• Except for emphasizing positives of women, which received a positive mean, all other measures involving relationships were marked by negative stances. The differences have been found statistically significant at 0.007. LSD revealed the group differences were between emphasizing the positives of women and all other ideological stances involving relationships.
  • Except for emphasizing the positives of women, which received a positive mean, all other measures involving meanings were marked by negative stances. The differences were found to be statistically significant at 0.001. LSD revealed the group differences were between emphasizing the positives of women and all other ideological stances involving meanings.
  • Except for emphasizing the positives of women, which received a positive mean, tragic performance was identified in all other categories. The differences have been found statistically significant at 0.003. LSD revealed the group differences were between emphasizing the positives of women and all other ideological stances involving performance.
  • Clearly, there is a level of consistency as it pertains to the three measures examining the ideological stances. It can be argued that emphasizing the positives of women is closely related to female supremacy, positive meanings, and cheerful performance. Meanwhile, negativity ideological stances attach elsewhere.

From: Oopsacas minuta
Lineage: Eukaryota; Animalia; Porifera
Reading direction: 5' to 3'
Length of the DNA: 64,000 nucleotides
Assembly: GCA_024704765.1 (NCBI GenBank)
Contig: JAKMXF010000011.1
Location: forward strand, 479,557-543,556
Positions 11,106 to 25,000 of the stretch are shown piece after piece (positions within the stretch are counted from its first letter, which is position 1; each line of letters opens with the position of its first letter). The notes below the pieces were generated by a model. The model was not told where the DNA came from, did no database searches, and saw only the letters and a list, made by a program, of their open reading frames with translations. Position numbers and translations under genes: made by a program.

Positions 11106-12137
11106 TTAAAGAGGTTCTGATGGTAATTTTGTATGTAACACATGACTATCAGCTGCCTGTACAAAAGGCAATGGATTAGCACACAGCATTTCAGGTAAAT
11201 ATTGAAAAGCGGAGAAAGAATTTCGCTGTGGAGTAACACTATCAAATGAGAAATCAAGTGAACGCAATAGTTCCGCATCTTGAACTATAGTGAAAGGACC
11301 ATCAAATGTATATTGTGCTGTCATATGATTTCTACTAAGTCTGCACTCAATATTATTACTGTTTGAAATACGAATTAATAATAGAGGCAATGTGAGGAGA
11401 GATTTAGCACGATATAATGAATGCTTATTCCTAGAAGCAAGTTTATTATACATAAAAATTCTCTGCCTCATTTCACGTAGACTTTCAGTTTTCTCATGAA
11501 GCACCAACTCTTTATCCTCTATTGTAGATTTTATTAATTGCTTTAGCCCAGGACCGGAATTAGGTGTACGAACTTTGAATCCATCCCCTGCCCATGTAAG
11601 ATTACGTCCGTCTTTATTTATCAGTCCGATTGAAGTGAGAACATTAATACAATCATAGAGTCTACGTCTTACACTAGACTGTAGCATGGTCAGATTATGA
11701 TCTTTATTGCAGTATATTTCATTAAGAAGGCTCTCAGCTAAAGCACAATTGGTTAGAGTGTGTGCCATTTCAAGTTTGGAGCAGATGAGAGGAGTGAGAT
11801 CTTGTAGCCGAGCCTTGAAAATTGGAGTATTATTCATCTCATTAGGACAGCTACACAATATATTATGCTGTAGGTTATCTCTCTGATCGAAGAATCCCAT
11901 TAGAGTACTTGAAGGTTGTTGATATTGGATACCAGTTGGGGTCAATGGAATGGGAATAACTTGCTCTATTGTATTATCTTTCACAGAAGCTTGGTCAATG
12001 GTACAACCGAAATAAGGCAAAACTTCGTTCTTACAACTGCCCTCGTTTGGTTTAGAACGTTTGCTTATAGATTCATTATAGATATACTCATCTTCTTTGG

• The second hypothesis is validated as a result of the above findings.

Table 6. Relationship between the Main Focus (MF) and Measures of the Study

Measures MF No. Arithmetic mean Standard deviation Degrees of freedom F value Significance
Relationship with the ‘other’ Indifference 13 0.2308- 0.43853 7-76 21.209 0.000
Blaming 4 1.0000- 0.00000
Injustice 12 0.8333- 0.38925
Defiance 13 0.3077 0.63043
Self-pity 6 1.0000- 0.00000
Expressing personality 15 0.6667 0.48795
Rejection 10 0.2000 0.78881
Female supremacy 11 0.9091 0.30151
Total 84 0.0357 0.81324
Meanings Indifference 13 0.1538- 0.98710 7-76 8.189 0.000
Blaming 4 1.0000- 0.00000
Injustice 12 0.8333- 0.57735
Defiance 13 0.0000 0.91287
Self-pity 6 1.0000- 0.00000
Expressing personality 15 0.4000 0.73679
Rejection 10 0.2000- 0.78881
Female supremacy 11 0.9091 0.30151
Total 84 0.0952- 0.91334
Performance Indifference 13 0.0769- 1.03775 7-76 9.980 0.000
Blaming 4 1.0000- 0.00000
Injustice 12 0.8333- 0.38925
Defiance 13 0.4615 0.66023
Self-pity 6 0.8333- 0.40825
Expressing personality 15 0.2667 0.79881
Rejection 10 0.2000- 0.78881
Female supremacy 11 0.9091 0.30151
Total 84 0.0238- 0.89141

Table 4 data interpretation

  • Regarding the relationships between the main focus and the measures of the study, blaming and self-pity were the most negative depictions, which situated women as victims. Meanwhile, a less negative mode was utilized while depicting injustice and indifference. The relationship with ‘the other’ positioned women as controlling both their own and the lives of others. The differences were found to be statistically significant at 0.000. LSD revealed group differences were between indifference and all categories of comparison, blaming and all categories of comparison (excluding injustice and self-pity), injustice and all categories of comparison, defiance and all categories of comparison (excluding expressing personality, rejection and women supremacy), and between rejection, expressing personality, and women supremacy.